... so broad that he looked short unless you saw him by the side of another man. I do believe Rube Pearson were the strongest man in the world. I have heard,' Seth went on, meditating, 'of a chap called Samson: folks say he were a strong fellow. I never came across any one who had rightly met him, but a good many have heard speak of him. I should like to have seen him and Rube in the grips. I expect Rube would have astonished him. Rube came from Missouri,—most of them very big chaps ...
— Out on the Pampas - The Young Settlers • G. A. Henty

... the sign of 'Le fort Samson,' in the Rue de Seine," replied Rateau curtly. "They'll serve you well if ...
— The League of the Scarlet Pimpernel • Baroness Orczy

... or ancient about its associations; how the world indeed was ransacked for one's pleasure! meats, herbs, spices, minerals—it was strange to think what a complexity of materials was gathered for one's delight; but honey seemed to take one back into an old and savage world. Samson had gathered it from the lion's bones, Jonathan had thrust his staff into the comb, and put the bright oozings to his lips; humanity in its most ancient and barbarous form had taken delight in this patiently manufactured ...
— Beside Still Waters • Arthur Christopher Benson

... by the presence of the cardinal and the alteration in the king's countenance, M. de Treville felt himself something like Samson before ...
— The Three Musketeers • Alexandre Dumas, Pere

... the same seventeenth century Eugene Roger published his Travels in Palestine. As regards the utterances of Scripture he is soundly orthodox: he prefaces his work with a map showing, among other important points referred to in biblical history, the place where Samson slew a thousand Philistines with the jawbone of an ass, the cavern which Adam and Eve inhabited after their expulsion from paradise, the spot where Balaam's ass spoke, the place where Jacob wrestled with the ...
— History of the Warfare of Science with Theology in Christendom • Andrew Dickson White

... life. The same thing is probably true of the adventures of the Babylonian hero Gilgamesh, who is sometimes considered to be the original of Heracles. Nothing is easier than to expound the story of Samson in the Old Testament as a series of solar and other phenomena,[1486] but the probability is that he embodies the vague recollections of early tribal adventures, and, notwithstanding his name (which means 'solar,' ...
— Introduction to the History of Religions - Handbooks on the History of Religions, Volume IV • Crawford Howell Toy

... that ain't jus' like Samson! He does the mos' onexpected tricks, so's that he keeps us guessin' ...
— Girl Scouts in the Adirondacks • Lillian Elizabeth Roy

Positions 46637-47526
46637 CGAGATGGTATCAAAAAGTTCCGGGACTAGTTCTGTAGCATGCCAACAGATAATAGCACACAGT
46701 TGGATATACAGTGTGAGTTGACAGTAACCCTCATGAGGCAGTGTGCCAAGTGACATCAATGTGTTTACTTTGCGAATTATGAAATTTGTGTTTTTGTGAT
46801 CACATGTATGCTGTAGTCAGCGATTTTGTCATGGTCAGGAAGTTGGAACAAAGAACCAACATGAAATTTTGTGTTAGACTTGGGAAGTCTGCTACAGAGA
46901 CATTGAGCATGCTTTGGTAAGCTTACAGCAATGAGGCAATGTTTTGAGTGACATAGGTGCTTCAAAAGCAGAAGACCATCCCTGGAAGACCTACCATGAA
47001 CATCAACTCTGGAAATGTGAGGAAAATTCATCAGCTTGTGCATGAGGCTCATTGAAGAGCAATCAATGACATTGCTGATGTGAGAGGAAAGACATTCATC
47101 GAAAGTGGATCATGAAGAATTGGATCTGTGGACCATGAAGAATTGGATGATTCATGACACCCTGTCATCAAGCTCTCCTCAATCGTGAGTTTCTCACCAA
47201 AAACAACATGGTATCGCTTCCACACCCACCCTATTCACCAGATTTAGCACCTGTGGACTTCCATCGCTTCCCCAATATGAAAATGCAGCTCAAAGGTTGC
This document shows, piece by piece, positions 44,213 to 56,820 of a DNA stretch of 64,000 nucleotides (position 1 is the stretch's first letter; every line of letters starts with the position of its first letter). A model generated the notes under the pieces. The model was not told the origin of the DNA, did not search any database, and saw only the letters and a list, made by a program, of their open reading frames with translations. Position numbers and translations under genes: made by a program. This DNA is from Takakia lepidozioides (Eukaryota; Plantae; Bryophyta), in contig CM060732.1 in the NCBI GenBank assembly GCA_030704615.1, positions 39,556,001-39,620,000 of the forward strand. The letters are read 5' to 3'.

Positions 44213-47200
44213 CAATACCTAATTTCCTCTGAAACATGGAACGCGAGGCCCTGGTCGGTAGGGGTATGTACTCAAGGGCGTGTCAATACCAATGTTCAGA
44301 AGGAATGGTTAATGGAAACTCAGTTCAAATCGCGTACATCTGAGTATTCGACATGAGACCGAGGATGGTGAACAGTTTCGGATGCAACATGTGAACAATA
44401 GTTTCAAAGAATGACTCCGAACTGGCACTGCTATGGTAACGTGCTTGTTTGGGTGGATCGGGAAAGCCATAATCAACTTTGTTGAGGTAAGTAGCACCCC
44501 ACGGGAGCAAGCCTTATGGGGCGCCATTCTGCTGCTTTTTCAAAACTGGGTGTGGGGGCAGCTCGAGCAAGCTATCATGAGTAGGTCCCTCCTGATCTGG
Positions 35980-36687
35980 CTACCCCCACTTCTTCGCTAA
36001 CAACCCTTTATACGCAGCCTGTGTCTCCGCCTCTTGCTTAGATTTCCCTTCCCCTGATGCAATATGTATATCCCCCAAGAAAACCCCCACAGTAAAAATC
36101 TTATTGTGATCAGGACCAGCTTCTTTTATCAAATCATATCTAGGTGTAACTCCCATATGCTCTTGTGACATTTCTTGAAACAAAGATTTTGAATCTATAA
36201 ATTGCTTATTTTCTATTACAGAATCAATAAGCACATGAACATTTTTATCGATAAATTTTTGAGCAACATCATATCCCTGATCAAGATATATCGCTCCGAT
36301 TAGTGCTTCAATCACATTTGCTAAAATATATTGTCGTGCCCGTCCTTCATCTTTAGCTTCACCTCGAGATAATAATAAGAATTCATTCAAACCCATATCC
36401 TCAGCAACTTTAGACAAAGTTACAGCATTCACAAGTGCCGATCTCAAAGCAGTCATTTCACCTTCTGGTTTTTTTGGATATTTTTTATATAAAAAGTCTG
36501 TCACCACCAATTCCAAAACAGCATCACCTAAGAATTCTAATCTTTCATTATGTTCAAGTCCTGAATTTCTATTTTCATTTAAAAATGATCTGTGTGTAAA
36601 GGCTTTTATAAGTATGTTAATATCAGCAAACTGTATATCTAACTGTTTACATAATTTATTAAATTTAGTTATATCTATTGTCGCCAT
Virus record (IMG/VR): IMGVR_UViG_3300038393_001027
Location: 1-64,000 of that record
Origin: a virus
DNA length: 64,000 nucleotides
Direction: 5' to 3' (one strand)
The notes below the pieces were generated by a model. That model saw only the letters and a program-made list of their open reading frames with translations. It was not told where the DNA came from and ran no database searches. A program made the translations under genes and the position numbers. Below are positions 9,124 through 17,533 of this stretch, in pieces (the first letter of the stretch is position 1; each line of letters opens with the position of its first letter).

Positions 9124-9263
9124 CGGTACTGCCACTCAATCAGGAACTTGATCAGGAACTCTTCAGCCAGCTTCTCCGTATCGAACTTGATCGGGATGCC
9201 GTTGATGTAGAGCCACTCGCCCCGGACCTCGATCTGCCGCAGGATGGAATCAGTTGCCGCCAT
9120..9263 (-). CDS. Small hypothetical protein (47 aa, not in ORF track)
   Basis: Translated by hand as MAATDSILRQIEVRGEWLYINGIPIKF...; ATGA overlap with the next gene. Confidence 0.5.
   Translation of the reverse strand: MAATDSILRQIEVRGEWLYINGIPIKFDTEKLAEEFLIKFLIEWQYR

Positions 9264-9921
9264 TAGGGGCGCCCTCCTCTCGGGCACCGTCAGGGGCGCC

... in ours if we do not resist, there is a subtle syncopation of four beats against five. (Of course syncopation alone does not explain the rhythm of this line.) A most startling syncopation is ventured by Milton in Samson Agonistes (1071-72): ...
— The Principles of English Versification • Paull Franklin Baum

... make him into a smith, a carpenter, a mason: he is then and thenceforth that and nothing else. And if, as Addison complains, you sometimes see a street-porter staggering under his load on spindle-shanks, and near at hand a tailor with the frame of a Samson handling a bit of cloth and small Whitechapel needle,—it cannot be considered that aptitude of Nature alone has been consulted here either!—The Great Man also, to what shall he be bound apprentice? Given your Hero, is he to become Conqueror, King, Philosopher, ...
— English Critical Essays - Nineteenth Century • Various

... assault did not go unpunished. The might of Samson woke in that insulted bosom, and lent such incredible weight to the blow that fell on the aggressor's ear, that it took him a long time to believe that the thump proceeded from the beautiful little hand he had so often admired; or, in short, from ...
— Blackwood's Edinburgh Magazine, No. CCCXXXVI. October, 1843. Vol. LIV. • Various

... Catal. p. 161.: London, 1721), and which, from internal evidence taken from the part relating to Philpot, must be referred to the year 1555. The style of these performances is similar; and let "gaie Gardiner, blow-bole Boner, trusti Tonstal, and slow-bellie Samson" of the Preface be compared with "glorious Gardiner, blow-bolle Bonner, tottering Tunstal, wagtaile Weston, and carted Chicken." (Bale's Declaration of Bonner's Articles, ...
— Notes and Queries, Number 194, July 16, 1853 • Various

... Revolution. Harassed, plundered, exasperated, desperate, the people will turn at last as they have turned so many, many times before. You, our lords, you, our task-masters, you, our kings; you have caught your Samson, you have made his strength your own. You have shorn his head; you have put out his eyes; you have set him to turn your millstones, to grind the grist for your mills; you have made him a shame and a mock. Take care, oh, ...
— The Octopus • Frank Norris